Executive Society. Dr. Kennedy is also an Economic Leadership
Board Member for the University of California, San Diego.
Furthermore, he has served as an expert witness in numerous
patent and intellectual property cases. See, e.g.,
Immersion Corp. v. Samsung Electronics, Ltd.
(2:17-cv-0572, E.D. Tex.); Innovative Display
Technologies v. Hewlett Packard (2:13-cv-0524, E.D.
Tex.); Carucel Investments, L.P. v. Novatel Wireless,
Inc. (16-cv-118-H, S.D. Cal.); Wal-Mart Stores, Inc.
v. Cuker Interactive, LLC (5:14-cv-5262, W.D. Ark.);
Fortinet, Inc. v. Sophos, Inc. (13-cv-5831-EMC, N.D.
Cal.); HM Electronics, Inc. v. R.F. Tech., Inc.
(12-cv-2884-BAS, S.D. Cal.); Plew v. Limited Brands,
Inc. (1:08-cv-3741, S.D.N.Y.).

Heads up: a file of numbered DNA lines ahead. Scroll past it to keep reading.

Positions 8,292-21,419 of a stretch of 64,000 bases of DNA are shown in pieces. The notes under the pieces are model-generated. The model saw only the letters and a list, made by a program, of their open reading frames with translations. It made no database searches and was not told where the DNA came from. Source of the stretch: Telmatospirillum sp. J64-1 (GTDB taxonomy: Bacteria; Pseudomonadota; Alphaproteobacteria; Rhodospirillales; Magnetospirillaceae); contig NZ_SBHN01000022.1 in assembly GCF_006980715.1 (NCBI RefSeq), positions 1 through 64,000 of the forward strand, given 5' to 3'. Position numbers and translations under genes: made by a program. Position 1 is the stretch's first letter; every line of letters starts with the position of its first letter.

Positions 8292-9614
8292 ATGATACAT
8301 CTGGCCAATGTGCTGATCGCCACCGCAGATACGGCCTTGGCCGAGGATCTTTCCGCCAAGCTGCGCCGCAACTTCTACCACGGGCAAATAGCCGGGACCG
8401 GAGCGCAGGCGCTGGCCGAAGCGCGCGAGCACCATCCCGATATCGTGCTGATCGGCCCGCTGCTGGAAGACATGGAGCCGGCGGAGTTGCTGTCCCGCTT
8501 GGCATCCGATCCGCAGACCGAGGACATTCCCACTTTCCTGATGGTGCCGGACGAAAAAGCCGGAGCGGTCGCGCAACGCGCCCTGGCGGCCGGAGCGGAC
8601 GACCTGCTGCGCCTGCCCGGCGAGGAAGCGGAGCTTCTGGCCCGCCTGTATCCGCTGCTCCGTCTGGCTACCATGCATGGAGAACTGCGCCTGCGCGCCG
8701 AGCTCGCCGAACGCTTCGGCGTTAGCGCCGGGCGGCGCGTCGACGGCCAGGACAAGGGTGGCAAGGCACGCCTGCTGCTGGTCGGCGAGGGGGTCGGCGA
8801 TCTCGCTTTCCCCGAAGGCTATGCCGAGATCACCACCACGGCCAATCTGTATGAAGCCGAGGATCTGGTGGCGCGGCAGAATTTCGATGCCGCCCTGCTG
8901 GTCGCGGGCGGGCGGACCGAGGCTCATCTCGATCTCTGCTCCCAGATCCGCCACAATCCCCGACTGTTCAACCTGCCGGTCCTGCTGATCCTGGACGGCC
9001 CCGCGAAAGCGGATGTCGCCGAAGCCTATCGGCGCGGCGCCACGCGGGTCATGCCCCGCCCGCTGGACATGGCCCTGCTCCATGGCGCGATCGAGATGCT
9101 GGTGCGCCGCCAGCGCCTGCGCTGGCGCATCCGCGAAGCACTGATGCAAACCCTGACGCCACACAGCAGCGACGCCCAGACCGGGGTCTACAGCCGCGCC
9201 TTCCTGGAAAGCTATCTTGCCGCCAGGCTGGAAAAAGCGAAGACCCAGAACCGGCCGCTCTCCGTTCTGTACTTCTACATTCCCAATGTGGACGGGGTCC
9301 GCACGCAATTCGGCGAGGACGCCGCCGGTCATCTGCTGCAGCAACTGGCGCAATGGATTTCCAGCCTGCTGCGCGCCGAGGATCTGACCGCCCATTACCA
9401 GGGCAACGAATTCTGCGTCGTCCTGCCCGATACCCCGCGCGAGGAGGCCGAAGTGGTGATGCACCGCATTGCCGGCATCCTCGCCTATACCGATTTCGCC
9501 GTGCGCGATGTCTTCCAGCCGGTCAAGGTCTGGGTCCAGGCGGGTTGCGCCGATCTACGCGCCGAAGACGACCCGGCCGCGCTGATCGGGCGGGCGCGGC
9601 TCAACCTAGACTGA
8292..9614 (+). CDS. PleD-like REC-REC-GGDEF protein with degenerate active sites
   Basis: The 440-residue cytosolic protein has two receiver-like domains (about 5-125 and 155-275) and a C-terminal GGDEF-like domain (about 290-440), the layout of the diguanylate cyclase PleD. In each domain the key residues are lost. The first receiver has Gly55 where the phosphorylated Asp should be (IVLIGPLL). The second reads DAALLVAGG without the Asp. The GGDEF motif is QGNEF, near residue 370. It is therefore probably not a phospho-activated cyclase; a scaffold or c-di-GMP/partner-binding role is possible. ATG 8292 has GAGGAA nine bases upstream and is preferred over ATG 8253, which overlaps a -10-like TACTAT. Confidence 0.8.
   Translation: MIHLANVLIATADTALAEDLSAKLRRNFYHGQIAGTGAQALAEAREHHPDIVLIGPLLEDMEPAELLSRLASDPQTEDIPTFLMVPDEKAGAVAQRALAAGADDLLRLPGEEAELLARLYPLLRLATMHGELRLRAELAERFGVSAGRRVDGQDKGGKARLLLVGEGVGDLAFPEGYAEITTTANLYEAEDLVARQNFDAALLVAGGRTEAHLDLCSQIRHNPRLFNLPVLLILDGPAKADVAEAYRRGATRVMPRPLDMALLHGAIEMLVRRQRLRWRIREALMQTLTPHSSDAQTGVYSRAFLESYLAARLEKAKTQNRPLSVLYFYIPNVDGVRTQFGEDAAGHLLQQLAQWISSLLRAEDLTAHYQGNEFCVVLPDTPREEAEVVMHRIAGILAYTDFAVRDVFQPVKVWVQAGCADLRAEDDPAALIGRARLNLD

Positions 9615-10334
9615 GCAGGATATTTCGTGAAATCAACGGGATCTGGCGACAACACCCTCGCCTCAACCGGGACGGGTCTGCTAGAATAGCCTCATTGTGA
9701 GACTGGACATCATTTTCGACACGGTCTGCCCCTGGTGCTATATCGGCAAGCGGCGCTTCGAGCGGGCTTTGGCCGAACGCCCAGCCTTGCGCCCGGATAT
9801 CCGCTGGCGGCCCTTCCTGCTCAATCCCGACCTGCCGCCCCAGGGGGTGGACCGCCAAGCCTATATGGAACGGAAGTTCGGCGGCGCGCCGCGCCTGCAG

Federal Rule of Evidence 702 and Daubert
Daubert v. Merrell Dow Pharmaceuticals, Inc., the
Supreme Court explained that Rule 702 requires the district
court to serve in a gatekeeping role and make ‘a
preliminary assessment of whether the reasoning or
methodology underlying the testimony is scientifically
valid.'” Haley v. Kolbe & Kolbe Millwork
Co., 863 F.3d 600, 611 (7th Cir. 2017) (quoting
Daubert, 509 U.S. at 592-93). In short,
“Daubert requires the district court to act as
an evidentiary gatekeeper, ensuring that an expert's
testimony rests on a reliable foundation and is relevant to
the task at hand.” Krik v. Exxon Mobil Corp.,
870 F.3d 669, 674 (7th Cir. 2017). Although the Seventh
Circuit reviews “the district court's application
of Daubert  de novo, ” if “the court
adhered to the Daubert framework, then its decision
on admissibility is reviewed for abuse of discretion.”
Estate of Stuller v. United States, 811 F.3d 890,
895 (7th Cir. 2016).
district court's evaluation of expert testimony under
Daubert does not “take the place of the jury
to decide ultimate issues of credibility and accuracy.”
Lapsley v. Xtek, Inc., 689 F.3d 802, 805 (7th Cir.
2012). Once it is determined that “the proposed expert